Microsoft Mines Gold with ‘The Guild’

Microsoft will be filled to the gills with The Guild.

The tech giant has an exclusive lock on the long-awaited second season of the cult favorite Internet series, which will be the first to be distributed worldwide simultaneously across Microsoft’s triple platform of Xbox 360’s Live Marketplace, MSN and Zune.

Sprint has signed on to sponsor the 12-episode run, making it the first marketer to test Microsoft’s new strategy to draw ad dollars with the combined reach of a gaming console, Internet portal and portable media player.

A scripted comedy chronicling the misadventures of a group of online gamers, Guild premieres Tuesday on Independent Video, Xbox’s new channel devoted to original content. Guild will lead a collection of ad-supported and fee-based programs, including such other game-oriented fare as The Jace Hall Show, Red vs. Blue and first-season episodes of Guild.

Although launching with just five or six programs, Xbox has ambitions of expanding Independent Video beyond the gaming theme to embrace a broader audience. The channel is launching with the only other original deal it has done to date, the Webisode Horror Meets Comedy from Safran Media Group, which is not gaming-related.

After reaching 9 million views with a 10-episode season financed from viewer contributions via PayPal, Guild emerged last year as one of the more buzzed-about Webisodes. Its star, creator and writer-producer, Felicia Day, has become the face of the original Web production world, starring opposite Neil Patrick Harris in one of the few other success stories in online originals, Dr. Horrible’s Sing-Along Blog, created by Joss Whedon. Horrible also is syndicated on Xbox’s Independent Video.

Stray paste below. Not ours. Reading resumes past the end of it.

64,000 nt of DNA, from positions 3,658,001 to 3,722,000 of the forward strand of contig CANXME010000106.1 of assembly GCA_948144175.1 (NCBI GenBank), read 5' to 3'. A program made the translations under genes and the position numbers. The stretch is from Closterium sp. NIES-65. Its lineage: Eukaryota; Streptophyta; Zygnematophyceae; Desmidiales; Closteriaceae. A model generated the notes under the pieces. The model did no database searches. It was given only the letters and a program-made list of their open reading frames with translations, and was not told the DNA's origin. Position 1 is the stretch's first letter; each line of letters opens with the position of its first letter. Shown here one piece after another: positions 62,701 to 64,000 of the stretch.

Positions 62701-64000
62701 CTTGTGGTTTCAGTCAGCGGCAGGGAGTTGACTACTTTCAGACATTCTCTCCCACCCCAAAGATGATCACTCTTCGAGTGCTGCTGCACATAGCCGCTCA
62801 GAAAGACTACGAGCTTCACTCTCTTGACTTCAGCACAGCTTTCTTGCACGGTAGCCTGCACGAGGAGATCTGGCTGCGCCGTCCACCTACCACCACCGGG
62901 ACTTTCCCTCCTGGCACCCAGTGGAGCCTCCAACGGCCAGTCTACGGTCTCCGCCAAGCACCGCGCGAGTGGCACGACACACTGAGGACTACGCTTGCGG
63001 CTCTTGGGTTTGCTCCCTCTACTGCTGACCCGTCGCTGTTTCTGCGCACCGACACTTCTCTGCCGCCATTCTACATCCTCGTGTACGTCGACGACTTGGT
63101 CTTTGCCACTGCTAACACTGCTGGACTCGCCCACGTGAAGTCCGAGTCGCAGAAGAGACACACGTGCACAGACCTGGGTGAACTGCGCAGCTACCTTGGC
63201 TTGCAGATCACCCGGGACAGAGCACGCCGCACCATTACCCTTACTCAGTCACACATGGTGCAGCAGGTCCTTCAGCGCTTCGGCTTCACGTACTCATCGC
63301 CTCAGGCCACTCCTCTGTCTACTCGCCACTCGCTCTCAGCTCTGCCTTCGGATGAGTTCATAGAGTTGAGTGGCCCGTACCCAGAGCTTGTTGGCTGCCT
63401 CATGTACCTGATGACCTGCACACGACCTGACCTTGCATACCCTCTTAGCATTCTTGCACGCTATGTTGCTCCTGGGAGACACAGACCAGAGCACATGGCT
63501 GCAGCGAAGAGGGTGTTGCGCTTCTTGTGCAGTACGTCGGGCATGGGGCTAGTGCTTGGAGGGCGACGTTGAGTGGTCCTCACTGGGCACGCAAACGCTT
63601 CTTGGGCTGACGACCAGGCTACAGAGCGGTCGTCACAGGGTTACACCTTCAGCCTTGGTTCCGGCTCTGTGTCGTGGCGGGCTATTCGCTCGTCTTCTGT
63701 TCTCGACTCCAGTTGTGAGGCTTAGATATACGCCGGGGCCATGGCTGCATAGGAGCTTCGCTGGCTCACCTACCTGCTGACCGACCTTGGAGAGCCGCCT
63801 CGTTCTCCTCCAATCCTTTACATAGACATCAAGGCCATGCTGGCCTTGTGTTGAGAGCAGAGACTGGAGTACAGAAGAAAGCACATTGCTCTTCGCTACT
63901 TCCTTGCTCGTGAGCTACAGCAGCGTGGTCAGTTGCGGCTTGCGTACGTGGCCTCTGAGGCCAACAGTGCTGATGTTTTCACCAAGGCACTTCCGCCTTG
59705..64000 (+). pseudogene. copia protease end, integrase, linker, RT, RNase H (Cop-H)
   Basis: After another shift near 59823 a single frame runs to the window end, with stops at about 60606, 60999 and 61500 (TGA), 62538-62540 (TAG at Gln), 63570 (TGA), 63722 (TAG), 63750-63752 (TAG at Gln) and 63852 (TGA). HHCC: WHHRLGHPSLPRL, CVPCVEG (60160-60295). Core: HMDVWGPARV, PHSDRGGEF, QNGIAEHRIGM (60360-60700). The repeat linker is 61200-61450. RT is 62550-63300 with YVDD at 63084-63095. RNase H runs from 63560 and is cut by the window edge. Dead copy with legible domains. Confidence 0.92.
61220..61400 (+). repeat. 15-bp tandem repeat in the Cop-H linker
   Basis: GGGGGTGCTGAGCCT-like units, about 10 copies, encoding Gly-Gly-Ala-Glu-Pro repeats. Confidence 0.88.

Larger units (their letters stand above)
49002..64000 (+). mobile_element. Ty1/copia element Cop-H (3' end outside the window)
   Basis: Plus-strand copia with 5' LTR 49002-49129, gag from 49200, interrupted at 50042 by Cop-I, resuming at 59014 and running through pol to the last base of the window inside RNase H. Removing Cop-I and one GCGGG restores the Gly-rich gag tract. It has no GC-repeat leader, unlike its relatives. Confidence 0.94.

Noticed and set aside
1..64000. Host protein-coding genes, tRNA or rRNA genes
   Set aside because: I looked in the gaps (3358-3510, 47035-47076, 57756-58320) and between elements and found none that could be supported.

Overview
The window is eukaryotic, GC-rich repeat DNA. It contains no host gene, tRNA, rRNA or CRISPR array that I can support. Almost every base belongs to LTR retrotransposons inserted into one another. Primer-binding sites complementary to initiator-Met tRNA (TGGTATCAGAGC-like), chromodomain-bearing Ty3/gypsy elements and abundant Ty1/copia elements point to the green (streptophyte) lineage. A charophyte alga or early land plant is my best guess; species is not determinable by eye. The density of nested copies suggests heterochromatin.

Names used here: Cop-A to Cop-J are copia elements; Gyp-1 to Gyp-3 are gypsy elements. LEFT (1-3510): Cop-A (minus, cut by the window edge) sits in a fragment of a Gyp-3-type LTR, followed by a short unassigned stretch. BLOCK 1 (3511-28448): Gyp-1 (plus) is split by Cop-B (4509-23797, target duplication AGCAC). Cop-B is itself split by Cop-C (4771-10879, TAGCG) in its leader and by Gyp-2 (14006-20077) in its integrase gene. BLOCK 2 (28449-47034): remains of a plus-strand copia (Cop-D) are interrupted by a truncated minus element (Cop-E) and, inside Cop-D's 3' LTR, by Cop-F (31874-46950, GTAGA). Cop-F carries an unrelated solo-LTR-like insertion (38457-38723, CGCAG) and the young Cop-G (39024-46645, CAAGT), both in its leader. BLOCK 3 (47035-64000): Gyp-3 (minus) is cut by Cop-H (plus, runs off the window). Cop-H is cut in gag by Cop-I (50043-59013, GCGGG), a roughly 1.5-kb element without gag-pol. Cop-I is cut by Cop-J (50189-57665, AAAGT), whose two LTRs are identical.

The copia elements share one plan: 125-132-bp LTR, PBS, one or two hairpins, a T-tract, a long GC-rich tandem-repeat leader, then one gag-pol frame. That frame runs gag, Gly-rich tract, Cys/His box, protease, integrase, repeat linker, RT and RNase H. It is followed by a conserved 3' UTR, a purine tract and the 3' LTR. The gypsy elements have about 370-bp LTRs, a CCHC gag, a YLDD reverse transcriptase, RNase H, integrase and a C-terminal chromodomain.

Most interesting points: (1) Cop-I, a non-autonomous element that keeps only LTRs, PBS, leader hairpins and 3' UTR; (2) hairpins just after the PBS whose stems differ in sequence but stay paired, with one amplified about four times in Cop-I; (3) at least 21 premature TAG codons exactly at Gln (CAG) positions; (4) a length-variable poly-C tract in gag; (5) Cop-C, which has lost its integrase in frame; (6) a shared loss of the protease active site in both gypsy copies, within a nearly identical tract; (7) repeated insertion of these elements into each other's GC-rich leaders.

A key component of the deal allows for Day to retain the intellectual property rights to Guild while collecting an unspecified upfront license fee. A who’s who of Web brands courted Day for rights to Guild, from old-media companies to gamer-centric ad networks, though many insisted on retaining the traditional set of rights.

But Day had been holding out for more than a year in search of a deal that gave her control of the creative and business sides of Guild. “I was adamant about holding on to the rights of my series,” she said.

As a result, Microsoft will not participate in revenue should Guild eventually graduate to TV or film, though the corporation does hold on to any gaming-related extensions. Which is fine by Scott Nocas, group product manager at Xbox Live.

“We’re a software and hardware company,” he said. “If they want to do a movie deal, that’s not our core business.”

Four weeks after each episode of Guild airs, it moves into a second window on, home base for the first season’s episodes. However, Microsoft retains ad revenue in that window as well as in an unspecified split because episodes will air in an embedded MSN media player. Once the entire season is completed by the end of February, Day can make a new deal for a nonexclusive run beyond Microsoft.

An added plus for going with Xbox is that Guild will be distributed day-and-date in nine languages in 26 countries where Xbox Live operates, reaching 14 million users. Guild found unintended international appeal late in its run, according to Day.

Sprint will attach itself to Guil in various ways from preroll messaging to branded entertainment; mobile phone Sprint Instinct is shown being used by one of the series’ characters.

Each Guild episode runs 4-7 minutes long. A separate holiday special is also covered under the deal, which will allow Guild to shoot in high-definition for its Xbox window.

Before the introduction of Independent Video, which was deployed last week as part of a relaunch of the Xbox Live Marketplace interface, all TV and film content was available on a transactional basis. Guild and Horror, which is sponsored by the Air Force, will be Xbox’s first free programs.